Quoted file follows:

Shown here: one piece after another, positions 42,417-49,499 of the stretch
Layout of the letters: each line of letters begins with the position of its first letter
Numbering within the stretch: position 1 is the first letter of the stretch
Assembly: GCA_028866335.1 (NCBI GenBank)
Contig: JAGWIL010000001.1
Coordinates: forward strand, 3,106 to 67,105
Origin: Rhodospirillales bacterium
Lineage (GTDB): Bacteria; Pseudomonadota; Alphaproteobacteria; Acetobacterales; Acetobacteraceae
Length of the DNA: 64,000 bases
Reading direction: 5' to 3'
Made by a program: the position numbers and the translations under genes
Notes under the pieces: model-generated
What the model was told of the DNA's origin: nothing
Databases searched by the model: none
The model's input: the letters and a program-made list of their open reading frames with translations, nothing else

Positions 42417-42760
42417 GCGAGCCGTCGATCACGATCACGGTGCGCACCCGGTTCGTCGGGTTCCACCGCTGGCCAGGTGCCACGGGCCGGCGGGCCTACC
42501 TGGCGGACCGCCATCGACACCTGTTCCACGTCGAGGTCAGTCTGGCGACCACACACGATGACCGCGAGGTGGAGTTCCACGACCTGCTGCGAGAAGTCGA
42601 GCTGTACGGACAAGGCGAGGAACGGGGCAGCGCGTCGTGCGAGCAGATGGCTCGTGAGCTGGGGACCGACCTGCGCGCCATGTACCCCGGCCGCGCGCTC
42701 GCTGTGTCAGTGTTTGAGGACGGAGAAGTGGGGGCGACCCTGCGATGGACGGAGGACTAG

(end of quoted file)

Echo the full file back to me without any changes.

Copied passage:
Shown here: one piece after another, positions 42,417-49,499 of the stretch
Layout of the letters: each line of letters begins with the position of its first letter
Numbering within the stretch: position 1 is the first letter of the stretch
Assembly: GCA_028866335.1 (NCBI GenBank)
Contig: JAGWIL010000001.1
Coordinates: forward strand, 3,106 to 67,105
Origin: Rhodospirillales bacterium
Lineage (GTDB): Bacteria; Pseudomonadota; Alphaproteobacteria; Acetobacterales; Acetobacteraceae
Length of the DNA: 64,000 bases
Reading direction: 5' to 3'
Made by a program: the position numbers and the translations under genes
Notes under the pieces: model-generated
What the model was told of the DNA's origin: nothing
Databases searched by the model: none
The model's input: the letters and a program-made list of their open reading frames with translations, nothing else

Positions 42417-42760
42417 GCGAGCCGTCGATCACGATCACGGTGCGCACCCGGTTCGTCGGGTTCCACCGCTGGCCAGGTGCCACGGGCCGGCGGGCCTACC
42501 TGGCGGACCGCCATCGACACCTGTTCCACGTCGAGGTCAGTCTGGCGACCACACACGATGACCGCGAGGTGGAGTTCCACGACCTGCTGCGAGAAGTCGA
42601 GCTGTACGGACAAGGCGAGGAACGGGGCAGCGCGTCGTGCGAGCAGATGGCTCGTGAGCTGGGGACCGACCTGCGCGCCATGTACCCCGGCCGCGCGCTC
42701 GCTGTGTCAGTGTTTGAGGACGGAGAAGTGGGGGCGACCCTGCGATGGACGGAGGACTAG